Robbie Hobson, who works in the Trumbull dining room and lives near the site of the old Shaw’s, confirmed the impact of the loss. “I miss it, I miss it, I miss it,” she said of Shaw’s. “It was so convenient for me because it was in my neighborhood.” In the absence of Shaw’s, Hobson, like many of her neighbors, drives to Stop & Shop. But without a supermarket nearby, she says, “I find myself doing without things I used to just pick up. Say I wanted grapes.; say I wanted just one item, I could run up to Shaw’s and get it.” Driving the nearly three miles to Stop & Shop, however, can hardly be part of a daily routine.
Indeed, there are alarmingly few full-service alternatives to Shaw’s that don’t impose a hassle with respect to time, money, or both. On yelp.com, the groceries in New Haven listed as having the five best selections include Edge of the Woods, a natural market that doesn’t sell meat; Hong Kong Market, a Chinese specialty market; and Gourmet Heaven, which is expensive and has a very limited selection. The other two markets are also small, relatively gourmet groceries.
It makes sense, then, that the city government of New Haven would require the 360 State project to pay a penalty if it did not include a grocery store. “Our understanding,” said John Renner, a Vice President at Becker and Becker, the project’s developer, “is that the lack of full-service food markets downtown is a major complaint of residents and therefore an obstacle to population and economic growth. We believe the food co-op will meet and greatly exceed the city’s expectations.”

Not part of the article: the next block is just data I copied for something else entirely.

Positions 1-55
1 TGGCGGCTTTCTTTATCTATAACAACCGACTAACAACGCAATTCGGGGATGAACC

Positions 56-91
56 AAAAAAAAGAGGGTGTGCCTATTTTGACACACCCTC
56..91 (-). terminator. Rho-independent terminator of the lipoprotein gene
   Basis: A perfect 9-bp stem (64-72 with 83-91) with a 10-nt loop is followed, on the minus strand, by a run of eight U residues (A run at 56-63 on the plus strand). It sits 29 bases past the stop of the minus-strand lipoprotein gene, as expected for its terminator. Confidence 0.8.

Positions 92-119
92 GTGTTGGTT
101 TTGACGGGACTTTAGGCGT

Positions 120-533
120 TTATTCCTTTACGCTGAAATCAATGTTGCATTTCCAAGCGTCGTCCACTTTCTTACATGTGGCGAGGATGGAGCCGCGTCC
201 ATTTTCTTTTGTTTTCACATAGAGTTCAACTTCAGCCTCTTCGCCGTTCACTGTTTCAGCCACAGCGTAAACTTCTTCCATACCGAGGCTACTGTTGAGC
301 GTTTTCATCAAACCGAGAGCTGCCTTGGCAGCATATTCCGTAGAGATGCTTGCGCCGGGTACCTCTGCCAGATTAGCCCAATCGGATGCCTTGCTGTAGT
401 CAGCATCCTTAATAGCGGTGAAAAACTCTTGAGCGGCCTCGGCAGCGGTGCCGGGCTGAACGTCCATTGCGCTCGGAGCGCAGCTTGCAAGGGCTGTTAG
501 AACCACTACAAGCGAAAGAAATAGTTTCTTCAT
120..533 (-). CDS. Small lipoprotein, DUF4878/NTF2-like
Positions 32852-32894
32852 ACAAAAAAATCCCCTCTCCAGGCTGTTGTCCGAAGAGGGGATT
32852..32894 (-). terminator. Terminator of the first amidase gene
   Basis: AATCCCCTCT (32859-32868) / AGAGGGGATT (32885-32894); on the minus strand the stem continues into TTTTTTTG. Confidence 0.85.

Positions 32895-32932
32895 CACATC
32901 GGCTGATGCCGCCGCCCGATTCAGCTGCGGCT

Many people in the Yale and greater New Haven communities, however, are skeptical that the co-op will be a viable alternative to a mainstream supermarket. The co-op is, after all, committed to selling organic, fresh foods, which in most people’s minds go hand in hand with higher prices.
When asked whether she thought people in her neighborhood would patronize the co-op, Hobson hesitated. “Prices are so high at this point, everybody’s watching their dollars. And if it’s going to be more expensive, it’s not going to work.”
Don Greene, who works in the Calhoun dining hall and lives in New Haven, anticipated high prices at the co-op and consequently posited that people in his community would go elsewhere. “People are so strapped now, and they’re always trying to find the cheapest produce.”